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FEAR AND POLLING

Violence ratchets up tension in Zimbabwe ahead of August election

Violence ratchets up tension in Zimbabwe ahead of August election
A CCC supporter in Hurungwe West constituency shows his torn party regalia. (Photos: Frank Chikowore)

Hordes of opposition supporters have reportedly fled their homes in Zimbabwe as politically motivated violence is threatening to discredit the country’s general election, which is set for next month.

Zimbabwe’s main opposition party Citizens Coalition for Change (CCC), led by Nelson Chamisa, has claimed some of its members are staying away from their homes after a wave of violence allegedly meted out by President Emmerson Mnangagwa’s governing Zanu-PF party in some parts of the country.

This comes despite Mnangagwa using every available opportunity to call for peace and non-violence ahead of the 23 August election, when more than six million registered voters get the chance to elect a president, parliamentarians and municipal representatives.

People affected by violent attacks include CCC candidates contesting council seats in rural wards. They say people with links to the ruling party have been visiting their homes and threatening the residents.

Read more in Daily Maverick: Zimbabwe opposition supporters feel sharp edge of Zanu-PF knife in segue to elections

William Mutondoro, who lives in Gutu district of Masvingo province, is one such candidate. He said: “I am now living in the bush with no access to food and water and other social amenities for fear of being attacked by Zanu-PF thugs. I have not had any food since I left home four days ago. Zanu-PF knows very well that CCC is popular in this area, so they want to instil fear in the rural population ahead of the elections. Why would they attack people if they were popular? I don’t know what the future holds for my family, but I hope we will still win the popular vote against all odds.”

Speaking on the phone from an undisclosed location, Mutondoro added: “I have raised the issue with our party’s social welfare department in Harare so that I can get assistance with basic needs.”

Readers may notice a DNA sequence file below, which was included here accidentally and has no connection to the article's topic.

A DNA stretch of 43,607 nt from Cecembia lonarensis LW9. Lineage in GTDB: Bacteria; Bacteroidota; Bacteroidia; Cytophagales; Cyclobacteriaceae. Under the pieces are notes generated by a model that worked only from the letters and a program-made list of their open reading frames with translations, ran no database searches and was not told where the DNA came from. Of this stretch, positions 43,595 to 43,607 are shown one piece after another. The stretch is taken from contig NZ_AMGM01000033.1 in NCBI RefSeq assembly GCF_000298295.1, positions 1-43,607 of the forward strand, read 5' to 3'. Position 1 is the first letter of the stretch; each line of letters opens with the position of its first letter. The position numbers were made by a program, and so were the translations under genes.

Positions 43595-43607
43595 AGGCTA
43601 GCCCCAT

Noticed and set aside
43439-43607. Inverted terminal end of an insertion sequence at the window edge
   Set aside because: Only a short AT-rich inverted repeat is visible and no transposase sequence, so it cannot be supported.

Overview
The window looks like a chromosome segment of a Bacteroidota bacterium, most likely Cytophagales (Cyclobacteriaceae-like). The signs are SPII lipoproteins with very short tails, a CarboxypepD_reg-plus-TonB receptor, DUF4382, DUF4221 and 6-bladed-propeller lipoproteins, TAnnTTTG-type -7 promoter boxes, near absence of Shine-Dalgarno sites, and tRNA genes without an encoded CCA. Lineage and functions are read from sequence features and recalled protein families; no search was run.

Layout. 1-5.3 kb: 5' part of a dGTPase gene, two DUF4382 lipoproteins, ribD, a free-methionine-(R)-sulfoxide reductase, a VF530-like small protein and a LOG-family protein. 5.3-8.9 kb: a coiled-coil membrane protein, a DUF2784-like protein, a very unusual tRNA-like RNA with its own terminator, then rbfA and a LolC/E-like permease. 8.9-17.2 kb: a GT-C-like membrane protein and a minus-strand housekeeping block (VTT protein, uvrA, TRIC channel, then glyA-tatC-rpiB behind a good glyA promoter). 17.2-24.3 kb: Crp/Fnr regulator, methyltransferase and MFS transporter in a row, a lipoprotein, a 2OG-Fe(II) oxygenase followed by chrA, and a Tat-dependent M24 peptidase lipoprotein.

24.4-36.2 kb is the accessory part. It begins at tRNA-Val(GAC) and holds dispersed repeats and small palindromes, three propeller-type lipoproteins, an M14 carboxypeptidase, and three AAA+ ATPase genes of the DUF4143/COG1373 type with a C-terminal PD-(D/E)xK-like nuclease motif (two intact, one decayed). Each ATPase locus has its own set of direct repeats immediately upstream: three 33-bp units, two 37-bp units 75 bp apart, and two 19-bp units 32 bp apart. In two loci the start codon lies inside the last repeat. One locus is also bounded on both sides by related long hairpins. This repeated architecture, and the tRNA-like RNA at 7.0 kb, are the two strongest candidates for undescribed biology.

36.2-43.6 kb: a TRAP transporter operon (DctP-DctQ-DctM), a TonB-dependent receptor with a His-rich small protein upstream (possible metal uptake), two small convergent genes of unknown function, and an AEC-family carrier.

Fled to the mountains

In Chipinge district of Manicaland province, about 450km east of the capital Harare, opposition council candidates like Brighton Nyanise said they had been attacked, by suspected Zanu-PF members wearing the governing party’s regalia, during a constituency meeting.

“We were attacked by Zanu-PF members without any provocation. Our children have also been threatened, so we have since fled to the mountains as we fear they can attack our homesteads at night. As a result of the threats, the children are no longer going to school,” Nyanise said.

The violence, if not nipped in the bud, will spread across the country, according to CCC deputy spokesperson Gift Ostallos Siziba.

“Zanu-PF wants to hold an election as a ritual without democracy. As we speak, Zanu-PF has declared a de facto one-party state. It has suspended the Bill of Rights, in particular the freedoms of assembly, speech and association,” Siziba said.

Zanu-PF information director Tafadzwa Mugwadi denied the allegations.

“The opposition is set for defeat. Why would Zanu-PF beat up its supporters? We have support of the majority of the people so there is no need to beat them up. Our developmental track speaks for itself; the opposition has nothing to offer, hence this mudslinging,” Mugwadi said.